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Children of Silentown Is an Average but Ambitious Adventure

Lack of direction and weird pacing make Children of Silentown a flawed adventure game.



Children of Silentown

Children of Silenttown Review

Developer: Elf Games Works | Publisher: Elf Games Works | Genre: Adventure Game
Platforms: PC, Nintendo Switch, Xbox One, Xbox Series X/S, PS4, PS5
Reviewed on: PC

Children of Silentown is a point-and-click adventure that, for both good and bad, wouldn’t feel out of place in the catalog of Amanita Design, developers of Machinarum and Botanicula. It strikes a similar mix of striking art, unique music, and classic adventure game mechanics with just a hint of innovation. Yet Children of Silentown appears a distinctively less inspired game than those mentioned above, with no strong theme or thesis to bring the whole experience together.

The namesake of the game is Silentown, an isolated collection of houses surrounded by a mysterious forest. Everyone in town obeys a set of nebulous rules. Those who disobey are taken away by monsters, never to be seen again. The story really kicks in when Lucy, a young girl and the protagonist of this story, decides to investigate those disappearances. Helping her in this investigation are her singing skills: on top of traditional pointing-and-clicking, players can harness the power of music to peer into other characters’ thoughts or remind them of the history of nearby objects.

A Story Split in Two

Children of Silentown cutscene screen
Image: Elf Games Works

The story switches constantly between boldly high concept and practical but inconsequential. The amount of filler content on display here would be out of place in any adventure game, but in a story so thin on details, it becomes comical. Lucy, the protagonist, will get lost in dark caves, see the ground give in below her, or destroy the bridge she’s standing on, only to solve a puzzle and get back to square one. Lots of things have happened, but none of them has helped the story at all.

While pacing and inconsistencies make it harder to bite into the story of Children of Silentown, that’s still the star of the game. And the two sides of this narrative, the big theme and the one‑off scenes, are still poignant and appealing. Even if they’re isolated, the short vignettes that Lucy sees in the townsfolk’s thoughts are a fun reward for solving a puzzle. And even if it doesn’t really pay off, seeing the town go from fear to hope gives the game the arc it needs.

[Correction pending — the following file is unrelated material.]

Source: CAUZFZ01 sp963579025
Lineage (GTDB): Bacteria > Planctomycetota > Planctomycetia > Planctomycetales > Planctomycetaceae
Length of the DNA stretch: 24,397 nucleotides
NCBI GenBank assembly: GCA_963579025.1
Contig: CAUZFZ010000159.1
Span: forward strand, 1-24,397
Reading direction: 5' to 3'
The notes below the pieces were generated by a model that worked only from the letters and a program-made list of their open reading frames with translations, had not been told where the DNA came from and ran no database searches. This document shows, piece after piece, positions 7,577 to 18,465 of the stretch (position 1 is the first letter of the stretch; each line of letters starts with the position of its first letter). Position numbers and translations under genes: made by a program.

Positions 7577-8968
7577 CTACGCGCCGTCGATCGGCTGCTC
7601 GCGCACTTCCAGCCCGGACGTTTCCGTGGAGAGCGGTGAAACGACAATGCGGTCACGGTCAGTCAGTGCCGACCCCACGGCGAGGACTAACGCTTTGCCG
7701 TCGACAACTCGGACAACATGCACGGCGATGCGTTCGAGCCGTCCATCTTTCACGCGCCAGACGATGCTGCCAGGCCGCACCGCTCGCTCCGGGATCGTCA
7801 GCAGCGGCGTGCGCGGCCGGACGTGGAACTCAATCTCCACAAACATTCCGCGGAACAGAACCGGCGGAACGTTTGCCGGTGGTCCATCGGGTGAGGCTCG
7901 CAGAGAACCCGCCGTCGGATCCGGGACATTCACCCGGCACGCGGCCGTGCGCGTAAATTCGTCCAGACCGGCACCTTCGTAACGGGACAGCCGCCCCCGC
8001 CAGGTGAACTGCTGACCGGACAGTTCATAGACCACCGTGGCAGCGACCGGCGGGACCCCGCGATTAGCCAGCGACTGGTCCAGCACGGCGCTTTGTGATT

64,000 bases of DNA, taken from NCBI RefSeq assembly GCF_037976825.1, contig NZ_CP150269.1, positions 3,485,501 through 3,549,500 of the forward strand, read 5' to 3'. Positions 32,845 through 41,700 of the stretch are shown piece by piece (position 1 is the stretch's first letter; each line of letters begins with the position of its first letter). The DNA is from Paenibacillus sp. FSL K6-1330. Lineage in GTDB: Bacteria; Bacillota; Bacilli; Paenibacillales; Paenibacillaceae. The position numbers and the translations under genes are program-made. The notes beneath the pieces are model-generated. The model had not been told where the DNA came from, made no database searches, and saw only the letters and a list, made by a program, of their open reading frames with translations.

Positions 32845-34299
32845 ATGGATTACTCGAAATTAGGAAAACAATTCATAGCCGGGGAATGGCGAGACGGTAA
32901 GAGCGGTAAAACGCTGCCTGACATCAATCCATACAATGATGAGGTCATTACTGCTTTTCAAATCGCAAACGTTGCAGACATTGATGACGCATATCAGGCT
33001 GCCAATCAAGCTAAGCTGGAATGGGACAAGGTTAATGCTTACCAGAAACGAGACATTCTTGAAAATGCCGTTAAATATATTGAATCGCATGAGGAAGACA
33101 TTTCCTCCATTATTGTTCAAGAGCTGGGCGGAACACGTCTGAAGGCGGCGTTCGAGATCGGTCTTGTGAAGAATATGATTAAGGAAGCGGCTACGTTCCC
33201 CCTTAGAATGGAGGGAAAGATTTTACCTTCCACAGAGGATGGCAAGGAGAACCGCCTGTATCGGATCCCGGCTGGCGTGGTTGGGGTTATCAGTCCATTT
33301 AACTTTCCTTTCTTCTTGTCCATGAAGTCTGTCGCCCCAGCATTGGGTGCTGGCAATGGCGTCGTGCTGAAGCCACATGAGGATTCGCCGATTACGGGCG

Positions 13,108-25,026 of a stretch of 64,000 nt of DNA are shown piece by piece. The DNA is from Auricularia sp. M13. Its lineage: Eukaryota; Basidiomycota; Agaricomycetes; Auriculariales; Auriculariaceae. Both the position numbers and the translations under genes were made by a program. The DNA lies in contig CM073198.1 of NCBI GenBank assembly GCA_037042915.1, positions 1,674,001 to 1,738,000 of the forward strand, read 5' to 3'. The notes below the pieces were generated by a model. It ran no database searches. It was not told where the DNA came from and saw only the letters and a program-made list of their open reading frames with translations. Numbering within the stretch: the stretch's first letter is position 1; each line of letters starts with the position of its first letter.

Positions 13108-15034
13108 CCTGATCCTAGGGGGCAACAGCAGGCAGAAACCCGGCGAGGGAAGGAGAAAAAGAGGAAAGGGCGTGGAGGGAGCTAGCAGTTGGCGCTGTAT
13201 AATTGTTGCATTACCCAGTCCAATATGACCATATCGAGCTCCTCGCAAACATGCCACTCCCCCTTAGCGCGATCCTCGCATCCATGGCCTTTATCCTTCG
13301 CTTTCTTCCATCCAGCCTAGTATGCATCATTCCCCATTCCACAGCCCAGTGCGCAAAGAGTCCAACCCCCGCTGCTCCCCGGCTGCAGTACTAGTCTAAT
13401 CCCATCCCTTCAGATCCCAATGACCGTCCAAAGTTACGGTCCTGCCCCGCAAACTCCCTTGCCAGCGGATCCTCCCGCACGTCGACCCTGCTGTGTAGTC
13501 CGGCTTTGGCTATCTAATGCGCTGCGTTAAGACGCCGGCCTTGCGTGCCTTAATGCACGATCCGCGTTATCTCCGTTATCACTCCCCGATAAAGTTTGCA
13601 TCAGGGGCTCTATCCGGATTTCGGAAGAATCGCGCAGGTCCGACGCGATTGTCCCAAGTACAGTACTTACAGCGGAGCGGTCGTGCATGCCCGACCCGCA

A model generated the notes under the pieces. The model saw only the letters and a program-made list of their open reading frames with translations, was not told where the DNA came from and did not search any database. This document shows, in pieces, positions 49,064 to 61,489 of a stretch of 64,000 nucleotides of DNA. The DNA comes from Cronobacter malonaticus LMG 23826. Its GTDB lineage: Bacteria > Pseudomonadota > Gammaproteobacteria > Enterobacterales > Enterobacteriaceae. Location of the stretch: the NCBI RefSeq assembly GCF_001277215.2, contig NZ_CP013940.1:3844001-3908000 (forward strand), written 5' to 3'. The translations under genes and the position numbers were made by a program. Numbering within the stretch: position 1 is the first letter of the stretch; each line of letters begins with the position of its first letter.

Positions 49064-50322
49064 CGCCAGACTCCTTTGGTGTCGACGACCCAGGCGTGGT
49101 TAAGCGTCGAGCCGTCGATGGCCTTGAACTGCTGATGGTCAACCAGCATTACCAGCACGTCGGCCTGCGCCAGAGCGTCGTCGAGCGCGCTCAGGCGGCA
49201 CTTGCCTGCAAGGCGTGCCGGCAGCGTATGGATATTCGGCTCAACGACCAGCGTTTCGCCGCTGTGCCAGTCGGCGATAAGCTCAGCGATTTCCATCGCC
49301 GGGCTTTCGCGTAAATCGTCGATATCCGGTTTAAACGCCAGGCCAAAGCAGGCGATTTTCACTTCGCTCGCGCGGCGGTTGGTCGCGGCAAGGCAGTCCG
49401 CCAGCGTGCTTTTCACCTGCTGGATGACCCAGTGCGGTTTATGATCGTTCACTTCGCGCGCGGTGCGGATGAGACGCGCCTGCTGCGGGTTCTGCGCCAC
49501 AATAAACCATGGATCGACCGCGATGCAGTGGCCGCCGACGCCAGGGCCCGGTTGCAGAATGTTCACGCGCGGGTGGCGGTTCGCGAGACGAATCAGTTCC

Overall, the story ends without ever reaching the heights it could have. It also avoids plummeting down for long stretches of time. No ups and downs, then: the game is perennially stuck in the middle, neither excellent nor terrible. The monotone of the narration doesn’t help either, only opening up in the last chapter, right before the finale.

Playing as Lucy

Children of Silentown rotating block puzzle
Image: Elf Games Works

Even if it shares a lot with classic adventure games, Children of Silentown offers a handful of unique mechanics that get a lot of use. Most of the game happens via traditional point-and-click mechanics, collecting items and using them to solve puzzles. Often, though, no amount of junk will solve Lucy’s problem. Whenever she needs to influence the townsfolk (and eventually other things), she can use her songs instead. By reminding the town of their truest desires, she brings them hope and leads them to act their part.

Lucy’s songs are a sound idea with excellent execution, reinforcing the themes of fear and hope present throughout the story. Each song has its puzzle, and every time the player uses one of the three songs, they are presented with a variation on a recurring puzzle. This mechanic also gives players a break from the normal game loop of finding and using objects with something far more straightforward.

The rest of the puzzles are what you’d expect from a point-and-click adventure. They don’t often pose much of a challenge, exception made for a handful of inscrutable puzzles that nonetheless make for a bumpy experience. Another puzzle issue is the inverted difficulty curve that follows the story: in the last act of the game, puzzles become more artificial, as if detached from their environment. As a result, borrowing your friend’s scissors is harder than activating an ancient, esoteric contraption.

Who Is Children of Silentown For?

Children of Silentown gameplay screenshot
Image: Elf Games Works

As with most adventure games, whether or not you will enjoy your time with Children of Silentown should depend on your story and puzzle preferences. The reality is that the story doesn’t find a complete arc in the game, while the puzzles only fall into their own towards the end. It’s hard to recommend Children of Silentown to anyone but those starving for a new point-and-click adventure, but it would be too harsh to warn potential players away.

Children of Silentown is the epitome of good potential squandered by flawed execution. Story and puzzles are the most evident examples, but the presentation is also weakened by subpar animation and repetitive music. That also means that players that can see past these limitations will find plenty of value here. In a world of gritty cyberpunk and disillusioned present, a competent story that breaks the mold can hold immense value for many.

Well-rounded nerd and self identified loveable weirdo, Diana loves stories in all their forms, even though she’s too lazy for most things that aren’t games. She’d drop anything for a night of TTRPGs, and often does. You can find her rummaging trough the tiniest of indie games releases, or trying to wrap up a 50 hours long Visual Novel she regrets ever starting.

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